Magnetic resonance imaging (MRI) is a noninvasive test used to help diagnose MS. A series of MRIs can monitor the activity of MS in the brain and spinal cord, particularly to detect how the affected areas change over time. Often, a MRI can detect changes even though an individual is not experiencing symptoms. Health care professionals can review the results of the MRI to determine if there are new areas of change (called lesions). The MRI can provide clues to how changes might affect the individual with MS. The MRI can also show overall disease activity.
The MRI Machine
The MRI machine is a large magnet shaped like a “doughnut”. The patient lies in the “hole of the doughnut” and a radio wave is sent into the field of the magnet. When the radio rave hits the magnetic field, it makes a slight noise. The loud noise that patients hear while in the machine is the sound of many radio waves entering the magnetic field. An antenna placed close to the patient transmits the radio waves received from the machine to a computer. The computer analyzes the signals and creates a black and white image of the body. The MRI provides many different views and photographic “slices” (cross-sections) of areas under examination. Sometimes, to enhance the photographic image, physicians order a MRI with dye. This refers to the process of inserting an intravenous needle (IV) in the arm of the patient, and circulating a nonpoisonous dye throughout the bloodstream. This dye enhances the images read by the computer.
The MRI Test Procedure
If you have MS, you are likely familiar with the MRI test procedure. During a MRI test, the individual lies on a table that moves into a tube-like structure. It is important to lie still. The technician may provide earplugs, because once inside the machine, there are loud noises that mimic a jackhammer. If you are not offered earplugs, ask for them. Some places offer an “open” MRI that does not have the narrow, tube-like space. Some physicians, however, feel that the “closed” MRI provides better results.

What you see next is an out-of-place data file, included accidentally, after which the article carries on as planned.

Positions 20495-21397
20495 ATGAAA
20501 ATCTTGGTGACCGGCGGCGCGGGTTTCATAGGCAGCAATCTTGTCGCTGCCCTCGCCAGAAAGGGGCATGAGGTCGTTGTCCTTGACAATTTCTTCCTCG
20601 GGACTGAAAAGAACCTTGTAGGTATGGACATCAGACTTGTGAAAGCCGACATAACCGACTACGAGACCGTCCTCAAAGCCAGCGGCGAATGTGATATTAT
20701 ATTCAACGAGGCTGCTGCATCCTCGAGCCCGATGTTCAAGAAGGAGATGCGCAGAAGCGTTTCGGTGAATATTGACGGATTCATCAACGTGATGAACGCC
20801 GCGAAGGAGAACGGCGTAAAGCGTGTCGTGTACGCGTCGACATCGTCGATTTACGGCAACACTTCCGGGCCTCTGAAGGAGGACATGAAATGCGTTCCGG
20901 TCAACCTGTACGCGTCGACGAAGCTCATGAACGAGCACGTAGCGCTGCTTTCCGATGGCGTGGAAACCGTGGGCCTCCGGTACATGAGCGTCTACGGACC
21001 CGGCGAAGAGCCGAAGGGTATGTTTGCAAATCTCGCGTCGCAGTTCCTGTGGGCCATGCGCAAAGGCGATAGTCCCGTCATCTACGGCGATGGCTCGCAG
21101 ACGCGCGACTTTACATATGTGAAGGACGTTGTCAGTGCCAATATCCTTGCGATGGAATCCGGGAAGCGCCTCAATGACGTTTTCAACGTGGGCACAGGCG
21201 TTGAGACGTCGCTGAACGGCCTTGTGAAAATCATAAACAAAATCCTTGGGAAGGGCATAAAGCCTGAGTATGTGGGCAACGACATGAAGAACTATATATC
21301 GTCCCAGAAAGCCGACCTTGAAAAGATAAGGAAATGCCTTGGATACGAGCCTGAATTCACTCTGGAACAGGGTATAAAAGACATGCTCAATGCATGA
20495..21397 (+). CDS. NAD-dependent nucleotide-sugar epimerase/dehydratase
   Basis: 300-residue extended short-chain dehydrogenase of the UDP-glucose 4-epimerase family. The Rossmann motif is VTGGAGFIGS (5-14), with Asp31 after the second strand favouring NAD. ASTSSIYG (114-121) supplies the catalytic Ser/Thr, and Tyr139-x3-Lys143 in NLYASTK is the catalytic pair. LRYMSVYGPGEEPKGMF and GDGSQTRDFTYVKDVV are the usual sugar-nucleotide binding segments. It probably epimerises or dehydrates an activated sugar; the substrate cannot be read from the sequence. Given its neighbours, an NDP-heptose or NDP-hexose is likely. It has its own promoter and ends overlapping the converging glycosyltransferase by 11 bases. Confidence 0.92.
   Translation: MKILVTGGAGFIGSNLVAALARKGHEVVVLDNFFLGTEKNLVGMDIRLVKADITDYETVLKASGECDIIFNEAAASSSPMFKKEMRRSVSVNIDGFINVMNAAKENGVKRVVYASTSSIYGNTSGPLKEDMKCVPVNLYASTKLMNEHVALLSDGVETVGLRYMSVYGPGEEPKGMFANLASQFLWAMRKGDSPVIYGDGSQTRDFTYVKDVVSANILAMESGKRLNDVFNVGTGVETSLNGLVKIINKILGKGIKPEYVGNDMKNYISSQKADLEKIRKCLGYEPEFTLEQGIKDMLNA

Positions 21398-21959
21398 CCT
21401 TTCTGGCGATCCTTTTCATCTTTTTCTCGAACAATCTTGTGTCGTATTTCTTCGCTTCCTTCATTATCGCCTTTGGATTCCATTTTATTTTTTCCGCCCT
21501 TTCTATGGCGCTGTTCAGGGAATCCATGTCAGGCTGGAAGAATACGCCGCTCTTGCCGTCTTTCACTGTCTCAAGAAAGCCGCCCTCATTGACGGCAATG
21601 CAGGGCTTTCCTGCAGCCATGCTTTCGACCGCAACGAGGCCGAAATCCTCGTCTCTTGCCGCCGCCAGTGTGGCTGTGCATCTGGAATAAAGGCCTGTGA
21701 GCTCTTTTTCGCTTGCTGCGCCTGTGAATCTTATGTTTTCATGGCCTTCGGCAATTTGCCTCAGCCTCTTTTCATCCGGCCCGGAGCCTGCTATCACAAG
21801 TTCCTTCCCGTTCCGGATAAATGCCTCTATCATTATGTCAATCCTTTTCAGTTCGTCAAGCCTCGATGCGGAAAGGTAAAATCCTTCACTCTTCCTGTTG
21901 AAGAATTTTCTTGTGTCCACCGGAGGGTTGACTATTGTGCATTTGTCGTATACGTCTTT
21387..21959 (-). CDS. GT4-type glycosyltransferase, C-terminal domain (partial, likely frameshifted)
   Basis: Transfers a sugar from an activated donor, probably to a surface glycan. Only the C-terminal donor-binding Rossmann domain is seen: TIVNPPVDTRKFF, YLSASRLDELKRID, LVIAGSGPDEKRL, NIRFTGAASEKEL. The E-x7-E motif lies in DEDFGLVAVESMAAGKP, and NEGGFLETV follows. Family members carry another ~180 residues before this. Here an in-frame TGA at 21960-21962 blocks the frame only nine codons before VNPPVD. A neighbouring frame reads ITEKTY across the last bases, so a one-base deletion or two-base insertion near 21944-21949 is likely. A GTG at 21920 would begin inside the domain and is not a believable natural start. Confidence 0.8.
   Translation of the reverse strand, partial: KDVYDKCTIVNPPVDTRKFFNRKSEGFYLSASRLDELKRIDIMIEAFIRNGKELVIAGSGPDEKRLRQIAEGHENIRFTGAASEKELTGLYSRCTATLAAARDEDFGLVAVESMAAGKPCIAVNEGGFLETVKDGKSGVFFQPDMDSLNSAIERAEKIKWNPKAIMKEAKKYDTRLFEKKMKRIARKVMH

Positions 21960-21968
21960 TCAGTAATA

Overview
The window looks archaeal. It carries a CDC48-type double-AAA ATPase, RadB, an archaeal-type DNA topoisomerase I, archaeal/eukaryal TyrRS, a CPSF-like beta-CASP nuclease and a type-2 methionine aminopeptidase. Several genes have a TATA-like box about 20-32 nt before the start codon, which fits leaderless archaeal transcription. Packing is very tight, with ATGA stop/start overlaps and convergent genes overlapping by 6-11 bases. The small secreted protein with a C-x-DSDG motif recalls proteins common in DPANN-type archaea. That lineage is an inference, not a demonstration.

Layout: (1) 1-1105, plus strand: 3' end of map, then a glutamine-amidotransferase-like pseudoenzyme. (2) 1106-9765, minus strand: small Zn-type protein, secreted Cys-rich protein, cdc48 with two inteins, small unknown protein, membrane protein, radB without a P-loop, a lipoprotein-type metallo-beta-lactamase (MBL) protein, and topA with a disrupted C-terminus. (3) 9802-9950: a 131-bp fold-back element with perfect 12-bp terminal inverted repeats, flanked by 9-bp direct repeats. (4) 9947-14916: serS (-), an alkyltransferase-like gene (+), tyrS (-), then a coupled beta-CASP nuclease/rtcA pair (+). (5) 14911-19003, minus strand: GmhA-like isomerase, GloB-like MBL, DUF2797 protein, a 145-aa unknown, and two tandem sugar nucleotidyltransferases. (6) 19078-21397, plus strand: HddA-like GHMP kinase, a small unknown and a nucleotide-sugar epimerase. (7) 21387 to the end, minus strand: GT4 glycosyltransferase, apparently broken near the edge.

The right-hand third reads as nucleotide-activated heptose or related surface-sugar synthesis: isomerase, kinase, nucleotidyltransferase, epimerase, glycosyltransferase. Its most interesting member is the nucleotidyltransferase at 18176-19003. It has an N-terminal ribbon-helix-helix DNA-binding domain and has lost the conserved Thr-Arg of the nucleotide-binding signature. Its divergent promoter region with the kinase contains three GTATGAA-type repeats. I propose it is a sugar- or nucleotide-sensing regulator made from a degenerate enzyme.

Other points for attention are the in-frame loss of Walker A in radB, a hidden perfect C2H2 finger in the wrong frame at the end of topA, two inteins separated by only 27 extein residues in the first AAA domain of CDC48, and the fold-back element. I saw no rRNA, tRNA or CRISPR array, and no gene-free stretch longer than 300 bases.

The length of time needed for a MRI varies from person to person. Usually, the technician performing the test will talk to you through a microphone and provide encouragement if you are uncomfortable, or tell you how much time remains, etc. Discomfort associated with having a MRI is minimal but may include 1) loud noise, 2) feeling uncomfortable or closed in within the tube-like space, and 3) insertion of the needle into the arm for injection of the dye. Understanding the importance of having the MRI can often help reduce any feelings of fear. Some people prefer mild sedation while having a MRI. This is something you should discuss with your health care provider.
It is important to understand that a MRI is not the only way to diagnose MS. However, a MRI is very helpful when used with other tests, to help determine new cases of MS. In addition, MRI is often used to monitor disease activity in patients with established MS. The MRI can show the development of new damage as it occurs over time. It is important to monitor MS changes with a series of MRIs. The physician or radiology technician who reads a MRI uses a set of accepted and established guidelines to diagnose MS. Along with your medical history, your physician will use results from your MRI to aid in the diagnosis and treatment of MS.
Last Updated: October 2009